When he was a judge in Cole County, Richard Callahan once characterized in an unusual fashion a case he was settling. The case involved an alleged Sunshine Law violation by the administration of Gov. Matt Blunt and was argued by special prosecutors Callahan appointed after then-Attorney General Jay Nixon sought to force the governor’s office to turn over emails sought by me and others.
“Some good lawyers believe this case raised issues that should never be answered,” Callahan said, in approving a settlement that, indeed, left a lot of important questions of law unsettled.
Chuck Hatfield is a good lawyer. So is Lowell Pearson. Hatfield used to work for Nixon. Pearson used to work for Blunt. Now they are partners in a lawsuit, along with Legal Services of Eastern Missouri, that Hatfield suggests might be characterized as that case more than a decade ago.
Last month, Hatfield and Pearson filed a lawsuit against the state on behalf of three single mothers living in poverty who would qualify for Medicaid under the expansion Missouri voters approved last year. The Republicans who control the Missouri Legislature have refused to fund the expansion. Gov. Mike Parson, who had included money for the expansion in his proposed budget, has halted the expansion, now called for directly in the Missouri Constitution.
The case was scheduled for trial on Friday but has been postponed because of the new Juneteenth holiday.
The phrase “constitutional crisis” is overused, Hatfield believes, but this is one.
“When you have a law that says ‘do X’ and then you have a legislature that refuses to appropriate the money to do what the law says it must do, you’re in uncharted territory here,” Hatfield says. “At some point people just have to agree to follow the rules. Otherwise, it’s total anarchy.”
Last week, two more Missourians hoping to gain Medicaid coverage filed their own lawsuit. Luke Barber and Christine Chaney, through their attorneys Paul Martin and Elkin Kistner, asked Cole County Circuit Court Judge Jon Beetem to let them intervene in the lawsuit filed by Hatfield and Pearson. I wrote about Barber a couple of weeks ago. He has Medicaid right now because of his disability. He works two jobs. If the expansion doesn’t happen, he’ll have to quit a job to keep his insurance. That’s not what voters approved.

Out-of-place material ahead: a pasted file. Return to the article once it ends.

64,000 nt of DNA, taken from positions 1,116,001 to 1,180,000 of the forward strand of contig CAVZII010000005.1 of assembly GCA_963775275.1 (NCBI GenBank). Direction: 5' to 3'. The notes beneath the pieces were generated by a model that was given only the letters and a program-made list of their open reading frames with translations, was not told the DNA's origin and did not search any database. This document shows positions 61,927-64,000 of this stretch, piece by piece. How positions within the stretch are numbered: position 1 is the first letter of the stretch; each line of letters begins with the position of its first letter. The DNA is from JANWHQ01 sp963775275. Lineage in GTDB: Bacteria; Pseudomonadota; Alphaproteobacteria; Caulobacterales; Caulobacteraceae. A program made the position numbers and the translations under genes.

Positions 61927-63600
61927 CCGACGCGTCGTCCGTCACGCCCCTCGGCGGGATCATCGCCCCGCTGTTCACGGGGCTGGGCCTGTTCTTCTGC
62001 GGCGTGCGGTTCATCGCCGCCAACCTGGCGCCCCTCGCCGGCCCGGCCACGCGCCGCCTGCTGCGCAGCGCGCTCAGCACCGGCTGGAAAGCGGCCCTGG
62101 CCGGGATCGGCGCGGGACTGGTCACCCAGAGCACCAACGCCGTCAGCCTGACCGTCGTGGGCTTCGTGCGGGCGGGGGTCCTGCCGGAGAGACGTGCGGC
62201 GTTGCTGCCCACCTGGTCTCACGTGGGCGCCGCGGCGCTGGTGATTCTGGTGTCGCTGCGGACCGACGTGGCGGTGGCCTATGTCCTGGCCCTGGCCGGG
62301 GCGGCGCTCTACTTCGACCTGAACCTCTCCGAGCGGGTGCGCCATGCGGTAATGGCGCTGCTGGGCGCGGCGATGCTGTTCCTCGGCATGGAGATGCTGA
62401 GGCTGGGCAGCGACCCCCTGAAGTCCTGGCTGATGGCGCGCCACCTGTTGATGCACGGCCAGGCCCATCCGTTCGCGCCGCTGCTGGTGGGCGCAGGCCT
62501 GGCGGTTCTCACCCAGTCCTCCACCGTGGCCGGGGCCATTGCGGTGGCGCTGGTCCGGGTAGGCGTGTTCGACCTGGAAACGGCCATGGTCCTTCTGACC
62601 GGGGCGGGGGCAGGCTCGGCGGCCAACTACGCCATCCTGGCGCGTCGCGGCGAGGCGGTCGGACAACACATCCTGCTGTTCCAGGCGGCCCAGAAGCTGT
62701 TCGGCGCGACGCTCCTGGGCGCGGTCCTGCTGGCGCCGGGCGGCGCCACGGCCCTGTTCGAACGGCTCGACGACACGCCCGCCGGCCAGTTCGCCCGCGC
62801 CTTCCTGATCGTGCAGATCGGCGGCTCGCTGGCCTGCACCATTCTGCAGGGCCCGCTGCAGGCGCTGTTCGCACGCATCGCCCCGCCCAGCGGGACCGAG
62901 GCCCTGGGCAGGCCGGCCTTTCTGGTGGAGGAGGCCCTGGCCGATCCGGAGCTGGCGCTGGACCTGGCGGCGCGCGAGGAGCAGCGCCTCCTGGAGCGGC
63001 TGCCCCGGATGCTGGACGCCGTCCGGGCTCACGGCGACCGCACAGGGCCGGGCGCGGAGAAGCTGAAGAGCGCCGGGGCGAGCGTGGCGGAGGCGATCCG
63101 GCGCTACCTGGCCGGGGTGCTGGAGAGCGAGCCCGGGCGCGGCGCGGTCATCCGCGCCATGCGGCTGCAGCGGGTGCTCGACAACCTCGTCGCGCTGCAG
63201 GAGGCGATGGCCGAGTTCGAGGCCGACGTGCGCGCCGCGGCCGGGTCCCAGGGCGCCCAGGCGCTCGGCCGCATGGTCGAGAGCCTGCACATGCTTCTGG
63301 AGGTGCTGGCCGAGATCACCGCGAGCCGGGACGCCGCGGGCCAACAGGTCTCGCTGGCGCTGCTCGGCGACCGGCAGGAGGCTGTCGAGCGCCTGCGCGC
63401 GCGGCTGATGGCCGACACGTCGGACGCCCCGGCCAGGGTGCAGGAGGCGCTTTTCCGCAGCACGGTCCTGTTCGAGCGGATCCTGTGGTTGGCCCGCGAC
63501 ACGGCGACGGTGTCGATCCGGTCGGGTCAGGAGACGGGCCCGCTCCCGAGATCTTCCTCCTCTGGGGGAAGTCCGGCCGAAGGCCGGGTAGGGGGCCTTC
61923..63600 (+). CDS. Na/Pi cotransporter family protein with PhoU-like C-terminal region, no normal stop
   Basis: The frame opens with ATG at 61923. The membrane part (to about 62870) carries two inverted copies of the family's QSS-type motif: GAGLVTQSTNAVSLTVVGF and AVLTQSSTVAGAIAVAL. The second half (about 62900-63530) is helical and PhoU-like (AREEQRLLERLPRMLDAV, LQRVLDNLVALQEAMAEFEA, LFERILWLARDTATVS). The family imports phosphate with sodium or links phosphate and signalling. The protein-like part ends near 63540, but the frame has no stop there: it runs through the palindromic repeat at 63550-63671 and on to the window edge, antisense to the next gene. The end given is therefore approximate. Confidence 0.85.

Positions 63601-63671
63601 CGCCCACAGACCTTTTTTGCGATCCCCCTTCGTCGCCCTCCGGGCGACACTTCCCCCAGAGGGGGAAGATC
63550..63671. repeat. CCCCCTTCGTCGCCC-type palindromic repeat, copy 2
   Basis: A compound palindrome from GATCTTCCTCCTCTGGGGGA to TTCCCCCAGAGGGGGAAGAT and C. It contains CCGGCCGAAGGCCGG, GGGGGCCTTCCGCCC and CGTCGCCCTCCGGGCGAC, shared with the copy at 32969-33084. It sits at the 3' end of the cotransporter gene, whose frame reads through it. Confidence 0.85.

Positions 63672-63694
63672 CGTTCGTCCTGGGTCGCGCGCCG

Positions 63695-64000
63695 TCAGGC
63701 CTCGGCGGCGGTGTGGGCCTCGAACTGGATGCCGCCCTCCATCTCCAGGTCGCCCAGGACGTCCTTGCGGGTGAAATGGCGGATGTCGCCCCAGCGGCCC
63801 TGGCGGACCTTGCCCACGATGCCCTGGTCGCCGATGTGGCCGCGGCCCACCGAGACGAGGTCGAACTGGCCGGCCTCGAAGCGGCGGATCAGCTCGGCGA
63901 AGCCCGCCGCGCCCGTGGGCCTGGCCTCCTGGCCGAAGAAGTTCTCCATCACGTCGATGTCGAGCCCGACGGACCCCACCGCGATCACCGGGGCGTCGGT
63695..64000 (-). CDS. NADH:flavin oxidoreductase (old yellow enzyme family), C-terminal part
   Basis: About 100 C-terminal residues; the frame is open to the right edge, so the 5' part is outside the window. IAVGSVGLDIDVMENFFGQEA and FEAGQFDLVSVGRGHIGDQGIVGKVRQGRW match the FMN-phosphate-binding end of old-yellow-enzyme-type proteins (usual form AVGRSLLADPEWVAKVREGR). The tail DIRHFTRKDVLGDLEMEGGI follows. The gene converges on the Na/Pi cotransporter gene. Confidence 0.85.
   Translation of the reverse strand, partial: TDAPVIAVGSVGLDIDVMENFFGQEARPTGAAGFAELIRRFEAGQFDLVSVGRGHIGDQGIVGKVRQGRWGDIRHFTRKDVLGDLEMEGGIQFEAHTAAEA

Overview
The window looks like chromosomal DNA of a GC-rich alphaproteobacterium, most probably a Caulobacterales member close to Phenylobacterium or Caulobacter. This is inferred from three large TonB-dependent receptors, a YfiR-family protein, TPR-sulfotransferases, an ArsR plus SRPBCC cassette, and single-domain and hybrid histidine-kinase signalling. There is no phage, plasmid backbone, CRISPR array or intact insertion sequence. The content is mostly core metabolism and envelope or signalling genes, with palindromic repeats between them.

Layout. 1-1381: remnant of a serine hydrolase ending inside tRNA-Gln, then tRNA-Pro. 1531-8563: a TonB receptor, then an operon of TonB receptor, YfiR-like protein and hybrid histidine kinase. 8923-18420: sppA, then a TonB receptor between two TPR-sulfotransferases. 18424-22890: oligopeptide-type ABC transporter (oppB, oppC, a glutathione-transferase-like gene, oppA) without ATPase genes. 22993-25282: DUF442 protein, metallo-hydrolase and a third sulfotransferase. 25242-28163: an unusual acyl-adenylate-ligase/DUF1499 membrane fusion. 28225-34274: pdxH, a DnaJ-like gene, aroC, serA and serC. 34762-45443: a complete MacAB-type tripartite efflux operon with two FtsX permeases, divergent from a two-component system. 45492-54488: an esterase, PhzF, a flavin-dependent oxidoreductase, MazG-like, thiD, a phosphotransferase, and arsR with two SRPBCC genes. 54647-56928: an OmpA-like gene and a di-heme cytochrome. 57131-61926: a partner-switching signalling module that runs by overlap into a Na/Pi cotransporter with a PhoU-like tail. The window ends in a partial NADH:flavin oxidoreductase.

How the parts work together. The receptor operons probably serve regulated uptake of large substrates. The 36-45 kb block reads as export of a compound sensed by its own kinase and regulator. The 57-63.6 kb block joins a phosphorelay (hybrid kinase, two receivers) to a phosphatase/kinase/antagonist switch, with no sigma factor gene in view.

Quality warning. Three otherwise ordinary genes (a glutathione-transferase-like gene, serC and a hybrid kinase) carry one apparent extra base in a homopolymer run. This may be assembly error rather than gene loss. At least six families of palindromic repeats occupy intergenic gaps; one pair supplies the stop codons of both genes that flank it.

“Plaintiff Barber, plaintiff Chaney, and all similarly-situated individuals, have no adequate remedy at law, as the defendants’ actions, and their failure and refusal to act, have deprived the plaintiffs of the opportunity for Medicaid coverage and benefits in an amount unknown and unknowable, resulting in the plaintiffs’ irreparable harm,” the lawsuit alleges.
Beetem declined to allow the new plaintiffs to join the lawsuit, but that doesn’t diminish the arguments they are trying to make. The key question in their suit and the one filed by Hatfield and Pearson is the same: What happens when the constitution, approved by the voters, says one thing, and lawmakers refuse to carry through with it?
That’s the question Beetem — or most likely, the Missouri Supreme Court, eventually — must answer.
For his part, Attorney General Eric Schmitt is siding with his fellow Republicans instead of the wishes of voters. He has filed a brief in the case saying that only the state Legislature can make funding decisions under Missouri law.
Another Cole County judge, in a recent case that Schmitt lost, says differently. Just last month, Judge Cotton Walker ruled that the Legislature can’t use its budget process to stop the Conservation Commission from spending money voters gave it the right to spend in the Missouri Constitution.
The state constitution, Walker wrote, “bars the general assembly from delegating its appropriations authority, but does not affect a delegation made by the constitution itself.”
To get closure on this issue, the state’s high court is going to have to answer some questions that some folks simply don’t want answered. Does the constitution only matter when lawmakers say it does? Do voters have the ability to govern at the ballot box, or not?
And, in the end, will poor people in Missouri, some of them disabled, many of them working for a living, get the health care coverage the constitution says they deserve?
Nothing short of Missouri democracy hangs in the balance.